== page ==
Engage Early Readers Through Interactive Learning Experiences

March 1, 2010

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Engage Early Readers Through Interactive Learning Experiences

LeapFrog Literacy Expert Provides Tips and Advice to Help Parents Empower Early Readers

EMERYVILLE, Calif., March 1 -- While children who are learning to read benefit from formal systematic instruction, parents can actually aid their children's development just as much by ensuring that early literacy experiences are also active and fun. Providing this insight, Carolyn Jaynes, PhD, former teacher and literacy expert for LeapFrog Enterprises, Inc. (NYSE:LF), celebrates reading in honor of National March into Literacy Month.

(Logo:  http://www.newscom.com/cgi-bin/prnh/20090219/LFLOGO)

While learning to read might not be all fun and games, studies have shown that children who are more engaged readers regularly outperform students who are less engaged in what they are reading. Developing skills such as being able to name letters and their sounds, quickly name objects or colors, remember spoken information for a short period of time, and write letters are essential steps to becoming a fluent reader; but learning to love reading might be just as important for long-term reading success.

"Engaging children in activities that foster a love of language and reading is critical for young readers," says Jaynes. "With reading ability so closely linked to a student's overall academic success, the pathway to becoming a motivated, lifelong reader includes engaging children in literacy activities that extend beyond the written word. Yes, the more children read, the stronger readers they become, but parents may be surprised to learn that many other activities - some of which they probably already do - can be valuable building blocks for reading success."

Parents and caregivers can create learning experiences that inspire and resonate with their children by following Jaynes' simple tips.  Jaynes strives not only to get even the youngest children on the road to reading, but on the road to love reading. More information can be found at http://www.learntoreadlovetoread.com.

Reading Tips and Resources from Carolyn Jaynes, PhD, LeapFrog's Literacy Expert

  --  Hunt for letters and words wherever you are. Maximize the endless
      learning opportunities around you any given day by playing "find the
      letter" games with your children. Spot letters and words on a cereal
      box at breakfast, on signs at the park, or even in a text message from
  --  Turn the tables during story time. Let your child "read" to you from a
      favorite book. Ask them to look at the pictures and tell you about the
      story - you may be surprised at how much of the story your child
      actually comprehends.
  --  Find ways to bring books to life.  When you read aloud, "voice" the
      characters and add drama to the narration.  Educational products like
      LeapFrog's Tag Reading System can support independent reading time by
      encouraging children to bring books to life on their own.
  --  Go on a rhyming treasure hunt. Help your child find items in the house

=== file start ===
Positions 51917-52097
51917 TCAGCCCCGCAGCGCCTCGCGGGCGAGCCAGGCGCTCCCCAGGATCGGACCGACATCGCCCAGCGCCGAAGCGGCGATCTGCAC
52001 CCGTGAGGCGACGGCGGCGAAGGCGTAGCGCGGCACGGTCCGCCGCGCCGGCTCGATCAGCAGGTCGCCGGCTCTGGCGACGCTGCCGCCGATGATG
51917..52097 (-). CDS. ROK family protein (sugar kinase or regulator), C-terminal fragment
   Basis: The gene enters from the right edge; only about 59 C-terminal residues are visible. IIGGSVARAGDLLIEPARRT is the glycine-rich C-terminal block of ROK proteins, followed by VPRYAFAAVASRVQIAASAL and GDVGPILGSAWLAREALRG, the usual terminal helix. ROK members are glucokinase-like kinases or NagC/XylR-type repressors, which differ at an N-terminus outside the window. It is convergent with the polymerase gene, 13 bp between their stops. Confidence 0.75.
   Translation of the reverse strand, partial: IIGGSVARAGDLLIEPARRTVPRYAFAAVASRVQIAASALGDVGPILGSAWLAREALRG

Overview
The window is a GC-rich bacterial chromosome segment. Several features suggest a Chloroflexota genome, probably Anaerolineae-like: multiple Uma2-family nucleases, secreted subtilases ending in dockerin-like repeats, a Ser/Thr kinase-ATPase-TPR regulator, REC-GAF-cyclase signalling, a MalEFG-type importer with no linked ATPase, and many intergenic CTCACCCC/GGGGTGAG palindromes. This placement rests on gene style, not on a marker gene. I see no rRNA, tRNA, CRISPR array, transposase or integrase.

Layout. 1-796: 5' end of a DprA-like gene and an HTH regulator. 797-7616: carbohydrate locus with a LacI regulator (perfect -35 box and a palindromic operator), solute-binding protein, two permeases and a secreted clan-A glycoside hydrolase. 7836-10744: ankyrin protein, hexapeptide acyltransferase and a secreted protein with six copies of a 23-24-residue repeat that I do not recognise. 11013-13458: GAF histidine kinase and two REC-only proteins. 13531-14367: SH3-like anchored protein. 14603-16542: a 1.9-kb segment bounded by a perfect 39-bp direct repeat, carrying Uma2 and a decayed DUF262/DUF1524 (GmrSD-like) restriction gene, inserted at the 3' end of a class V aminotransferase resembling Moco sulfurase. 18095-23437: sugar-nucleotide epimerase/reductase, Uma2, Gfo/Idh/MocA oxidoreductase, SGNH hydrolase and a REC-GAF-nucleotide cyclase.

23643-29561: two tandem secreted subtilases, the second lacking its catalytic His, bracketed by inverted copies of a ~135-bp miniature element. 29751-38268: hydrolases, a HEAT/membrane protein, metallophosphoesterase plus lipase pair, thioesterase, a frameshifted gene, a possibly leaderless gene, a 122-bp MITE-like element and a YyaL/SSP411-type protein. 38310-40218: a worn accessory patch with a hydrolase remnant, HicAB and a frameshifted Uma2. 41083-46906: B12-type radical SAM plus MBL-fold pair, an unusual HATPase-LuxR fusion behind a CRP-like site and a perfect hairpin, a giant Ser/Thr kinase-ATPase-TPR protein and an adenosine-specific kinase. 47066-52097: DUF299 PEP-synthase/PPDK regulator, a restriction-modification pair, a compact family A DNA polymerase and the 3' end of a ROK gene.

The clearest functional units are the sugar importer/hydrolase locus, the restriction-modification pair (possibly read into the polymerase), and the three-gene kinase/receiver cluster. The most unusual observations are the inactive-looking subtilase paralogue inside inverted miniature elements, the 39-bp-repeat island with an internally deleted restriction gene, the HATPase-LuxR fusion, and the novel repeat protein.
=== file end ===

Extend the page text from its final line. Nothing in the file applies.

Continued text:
or around the neighborhood that rhyme with a chosen object. Turn it
      into a song.
  --  Play listening games. Being able to understand and remember words and
      phrases in sequence is an integral part of literacy development. Try a
      version of Simon Says with an increasing number of commands in a row,
      such as "Simon Says, touch your nose." "Simon says touch your nose,
      then jump." "Simon Says touch your nose, then jump, then turn around."
  --  Play beat-the-clock. Help your child link objects to names by opening
      a book or magazine and asking them to point to and name as many
      letters, numbers, objects or colors as they can in 30 seconds.

  About LeapFrog

LeapFrog Enterprises, Inc. is a leading designer, developer, and marketer of innovative, technology-based learning products and related proprietary content, dedicated to making learning effective and engaging for all ages, at home and in schools, around the world. The company was founded in 1995 and is based in Emeryville, California. LeapFrog has developed a family of learning platforms that come to life with an extensive library of software titles covering important subjects such as phonics, reading, writing, math, music, geography, social studies, spelling, vocabulary and science. In addition, the company has created a broad line of stand-alone educational products for children. LeapFrog's award-winning products are available in four languages at major retailers in more than 44 countries around the world and in more than 100,000 classrooms across the United States.

LEAPFROG, the LeapFrog logo and TAG are trademarks or registered trademarks of LeapFrog Enterprises, Inc. Copyright © 2009 LeapFrog Enterprises, Inc. All rights reserved. All other trademarks are property of their respective owners.

  Media Contacts:
  Kathryn Green
  Access Communications for LeapFrog
  (415) 844-6219

  Margaux Vega
  LeapFrog Enterprises Inc.
  (510) 596-5442

Photo:  http://www.newscom.com/cgi-bin/prnh/20090219/LFLOGO
AP Archive: http://photoarchive.ap.org/
PRN Photo Desk, photodesk@prnewswire.com/
Source: LeapFrog Enterprises, Inc.

CONTACT:  Kathryn Green of Access Communications, +1-415-844-6219,
teamleapfrog@accesspr.com, for LeapFrog Enterprises, Inc.; or Margaux Vega of
LeapFrog Enterprises Inc., +1-510-596-5442, mvega@leapfrog.com

Web Site:  http://www.leapfrog.com/


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